Belafonte: Hollywood won’t yield to those of color
Thursday, July 28, 2011
LOS ANGELES (AP) — Harry Belafonte says Hollywood has yet to explore the breadth of black experience and that the industry will “never ever yield to the needs of people of color.”
The 84-year-old entertainer made the remarks at a presentation on artists and activism held Wednesday during the 102nd annual National Association for the Advancement of Colored People’s Convention.
Louis Gossett Jr., Tatyana Ali, Hill Harper and members of the Black Stuntmen’s Association appeared alongside Belafonte at the panel discussion. He urged the NAACP to form a group of artists and thinkers to inspire the kind of “radical thought” necessary for change, and he called on black actors and filmmakers to “come together and create some institutional base that’s ours.”
“It seems to me that long ago we could have put together black studios, put together a black distribution center,” Belafonte said. “Maybe we couldn’t reach 100 million, but we could reach 100,000, and have 100,000 exposed to a great truth. I’d rather have that than 100 million exposed to something vacuous and inaccurate.”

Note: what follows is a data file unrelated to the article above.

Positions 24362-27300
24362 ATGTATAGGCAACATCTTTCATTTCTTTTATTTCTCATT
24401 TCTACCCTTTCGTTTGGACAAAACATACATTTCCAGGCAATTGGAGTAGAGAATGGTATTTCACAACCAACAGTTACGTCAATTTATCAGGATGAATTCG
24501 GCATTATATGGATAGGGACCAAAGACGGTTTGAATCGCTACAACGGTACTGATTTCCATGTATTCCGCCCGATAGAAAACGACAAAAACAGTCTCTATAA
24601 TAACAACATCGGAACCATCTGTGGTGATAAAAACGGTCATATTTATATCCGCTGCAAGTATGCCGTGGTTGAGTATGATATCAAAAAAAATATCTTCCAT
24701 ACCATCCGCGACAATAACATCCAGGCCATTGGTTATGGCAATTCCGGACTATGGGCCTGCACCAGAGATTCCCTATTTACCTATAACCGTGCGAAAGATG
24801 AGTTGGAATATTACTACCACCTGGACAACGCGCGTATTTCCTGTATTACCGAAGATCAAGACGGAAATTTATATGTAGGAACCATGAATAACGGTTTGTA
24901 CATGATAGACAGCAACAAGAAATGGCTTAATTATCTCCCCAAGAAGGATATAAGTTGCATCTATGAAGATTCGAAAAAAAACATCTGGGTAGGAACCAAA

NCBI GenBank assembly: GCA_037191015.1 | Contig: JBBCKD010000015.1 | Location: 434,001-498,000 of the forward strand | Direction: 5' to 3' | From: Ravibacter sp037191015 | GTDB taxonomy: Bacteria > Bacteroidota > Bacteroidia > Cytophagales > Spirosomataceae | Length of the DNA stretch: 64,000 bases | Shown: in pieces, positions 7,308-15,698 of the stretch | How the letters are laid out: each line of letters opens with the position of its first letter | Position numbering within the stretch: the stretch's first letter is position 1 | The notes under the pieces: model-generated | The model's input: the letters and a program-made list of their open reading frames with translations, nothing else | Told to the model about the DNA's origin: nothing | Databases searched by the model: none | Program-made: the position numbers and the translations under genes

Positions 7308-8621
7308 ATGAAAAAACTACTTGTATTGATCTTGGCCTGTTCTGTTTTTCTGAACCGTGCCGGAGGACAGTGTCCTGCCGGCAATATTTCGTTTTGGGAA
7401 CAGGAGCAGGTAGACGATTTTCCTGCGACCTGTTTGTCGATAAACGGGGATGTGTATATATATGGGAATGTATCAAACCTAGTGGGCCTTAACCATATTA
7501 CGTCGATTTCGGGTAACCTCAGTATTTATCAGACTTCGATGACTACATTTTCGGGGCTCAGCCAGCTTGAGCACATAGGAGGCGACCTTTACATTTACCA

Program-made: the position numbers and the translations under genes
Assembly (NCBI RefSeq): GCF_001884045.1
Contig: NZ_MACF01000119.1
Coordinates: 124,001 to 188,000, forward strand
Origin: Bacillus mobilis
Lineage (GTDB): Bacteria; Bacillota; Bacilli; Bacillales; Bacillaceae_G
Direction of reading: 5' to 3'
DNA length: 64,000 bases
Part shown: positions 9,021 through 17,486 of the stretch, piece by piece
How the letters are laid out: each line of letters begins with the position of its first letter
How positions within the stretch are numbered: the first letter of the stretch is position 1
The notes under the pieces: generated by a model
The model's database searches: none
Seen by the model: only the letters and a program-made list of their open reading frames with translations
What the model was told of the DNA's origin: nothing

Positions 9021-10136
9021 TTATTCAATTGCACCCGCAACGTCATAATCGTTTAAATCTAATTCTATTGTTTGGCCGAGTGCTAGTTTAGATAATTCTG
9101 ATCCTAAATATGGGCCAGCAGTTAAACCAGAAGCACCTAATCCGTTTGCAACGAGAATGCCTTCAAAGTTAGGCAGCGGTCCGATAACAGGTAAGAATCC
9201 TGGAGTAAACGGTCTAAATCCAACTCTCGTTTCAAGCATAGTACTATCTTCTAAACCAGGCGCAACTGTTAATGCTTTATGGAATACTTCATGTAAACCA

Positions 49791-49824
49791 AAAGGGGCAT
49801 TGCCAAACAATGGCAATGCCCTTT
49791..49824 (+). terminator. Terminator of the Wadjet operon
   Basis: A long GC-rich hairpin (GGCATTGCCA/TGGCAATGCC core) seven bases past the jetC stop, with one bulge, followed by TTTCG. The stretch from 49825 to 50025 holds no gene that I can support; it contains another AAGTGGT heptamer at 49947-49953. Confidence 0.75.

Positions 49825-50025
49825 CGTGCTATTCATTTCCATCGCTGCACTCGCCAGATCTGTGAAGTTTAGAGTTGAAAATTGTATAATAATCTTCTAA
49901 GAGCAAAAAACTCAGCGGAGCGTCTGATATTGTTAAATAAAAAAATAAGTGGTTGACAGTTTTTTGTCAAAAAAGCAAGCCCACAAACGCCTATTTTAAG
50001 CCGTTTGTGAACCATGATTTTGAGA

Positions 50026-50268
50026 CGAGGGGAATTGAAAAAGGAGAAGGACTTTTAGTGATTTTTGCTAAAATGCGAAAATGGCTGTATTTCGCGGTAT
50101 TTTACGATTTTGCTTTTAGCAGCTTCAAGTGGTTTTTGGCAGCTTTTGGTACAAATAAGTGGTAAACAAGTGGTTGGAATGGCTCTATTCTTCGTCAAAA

Belafonte said that “in pursuit of ego, in pursuit of large, ridiculous sums of money, we have sold our birthright that somehow we are more victim than we are responsible.”
Though he was the most outspoken of the panelists, the other actors agreed that black artists and consumers are responsible for changing the way the entertainment industry represents people of color.
“It’s very hard to find roles that I can be proud of,” said Ali, 32. “The archetypes for black women specifically have not fully been explored.”
Alex Brown and Willis Harris, representing the Black Stuntmen’s Association, talked about their experience fighting for change: They created the BSA in 1966 to end the exclusion of black stunt performers from Hollywood productions. Until then, white stuntmen were “painted” to perform stunts for black actors.
The performers all said that activism and education are essential to advancement in Hollywood. Belafonte said “radical thought” is critical.
“You’re not going to find solutions until you’re willing to embrace radical thought,” he said. “Every time black people moved ahead in the history of this country is because somewhere in this nation, a group of people dared to think radically and do radical things.”
The six-day NAACP Convention ends Thursday.